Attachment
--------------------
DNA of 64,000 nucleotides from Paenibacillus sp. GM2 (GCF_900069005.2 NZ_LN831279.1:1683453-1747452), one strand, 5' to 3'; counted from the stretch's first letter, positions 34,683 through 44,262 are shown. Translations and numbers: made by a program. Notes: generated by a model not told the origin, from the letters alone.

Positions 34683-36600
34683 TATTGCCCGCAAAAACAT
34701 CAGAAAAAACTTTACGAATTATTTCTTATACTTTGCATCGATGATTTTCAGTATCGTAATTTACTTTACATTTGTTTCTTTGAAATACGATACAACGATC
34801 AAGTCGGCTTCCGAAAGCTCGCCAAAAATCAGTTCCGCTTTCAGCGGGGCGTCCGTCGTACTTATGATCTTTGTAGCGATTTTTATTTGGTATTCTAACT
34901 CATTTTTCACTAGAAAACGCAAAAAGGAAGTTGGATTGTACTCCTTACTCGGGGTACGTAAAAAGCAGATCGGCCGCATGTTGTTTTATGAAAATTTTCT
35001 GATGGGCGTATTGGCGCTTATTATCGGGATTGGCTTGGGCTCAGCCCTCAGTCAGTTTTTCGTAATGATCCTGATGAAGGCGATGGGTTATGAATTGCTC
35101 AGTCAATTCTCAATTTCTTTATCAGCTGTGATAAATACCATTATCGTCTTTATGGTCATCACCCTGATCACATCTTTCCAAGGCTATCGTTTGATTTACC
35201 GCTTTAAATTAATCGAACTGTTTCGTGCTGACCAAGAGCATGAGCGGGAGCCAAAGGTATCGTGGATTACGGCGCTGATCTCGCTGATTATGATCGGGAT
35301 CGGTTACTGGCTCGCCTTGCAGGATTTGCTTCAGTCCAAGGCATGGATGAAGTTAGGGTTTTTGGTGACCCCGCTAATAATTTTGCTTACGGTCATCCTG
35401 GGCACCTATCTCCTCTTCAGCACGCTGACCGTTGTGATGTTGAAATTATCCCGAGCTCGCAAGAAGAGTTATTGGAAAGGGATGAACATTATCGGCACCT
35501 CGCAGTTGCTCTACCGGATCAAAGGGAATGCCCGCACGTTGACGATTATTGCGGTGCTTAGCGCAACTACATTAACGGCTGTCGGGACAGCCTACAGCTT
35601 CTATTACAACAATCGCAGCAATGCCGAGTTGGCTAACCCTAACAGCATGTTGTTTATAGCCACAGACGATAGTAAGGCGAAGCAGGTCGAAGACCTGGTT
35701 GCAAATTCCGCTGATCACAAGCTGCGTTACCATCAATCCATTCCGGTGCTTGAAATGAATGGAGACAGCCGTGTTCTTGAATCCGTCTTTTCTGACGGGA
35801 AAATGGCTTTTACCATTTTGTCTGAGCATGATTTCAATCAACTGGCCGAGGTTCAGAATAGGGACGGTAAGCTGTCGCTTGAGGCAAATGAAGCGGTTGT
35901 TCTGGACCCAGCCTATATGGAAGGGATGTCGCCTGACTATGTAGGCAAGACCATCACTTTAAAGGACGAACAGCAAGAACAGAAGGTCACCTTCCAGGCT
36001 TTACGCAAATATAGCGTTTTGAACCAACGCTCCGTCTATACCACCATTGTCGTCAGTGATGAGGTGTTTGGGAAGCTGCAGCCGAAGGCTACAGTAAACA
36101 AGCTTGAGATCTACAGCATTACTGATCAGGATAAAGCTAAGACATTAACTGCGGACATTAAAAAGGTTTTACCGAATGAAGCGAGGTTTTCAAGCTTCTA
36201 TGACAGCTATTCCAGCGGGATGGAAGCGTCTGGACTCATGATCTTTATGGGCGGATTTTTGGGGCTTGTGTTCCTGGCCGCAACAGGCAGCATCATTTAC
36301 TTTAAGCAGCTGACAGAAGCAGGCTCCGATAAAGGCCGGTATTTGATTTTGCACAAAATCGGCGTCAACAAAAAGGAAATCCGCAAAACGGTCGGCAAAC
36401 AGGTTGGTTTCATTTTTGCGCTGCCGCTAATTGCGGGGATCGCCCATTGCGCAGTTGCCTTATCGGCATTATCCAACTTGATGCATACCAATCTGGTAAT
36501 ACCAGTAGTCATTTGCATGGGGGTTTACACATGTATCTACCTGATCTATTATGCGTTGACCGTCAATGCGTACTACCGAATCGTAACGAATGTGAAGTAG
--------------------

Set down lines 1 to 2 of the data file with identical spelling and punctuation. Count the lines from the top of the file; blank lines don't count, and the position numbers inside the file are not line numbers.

DNA of 64,000 nucleotides from Paenibacillus sp. GM2 (GCF_900069005.2 NZ_LN831279.1:1683453-1747452), one strand, 5' to 3'; counted from the stretch's first letter, positions 34,683 through 44,262 are shown. Translations and numbers: made by a program. Notes: generated by a model not told the origin, from the letters alone.

Positions 34683-36600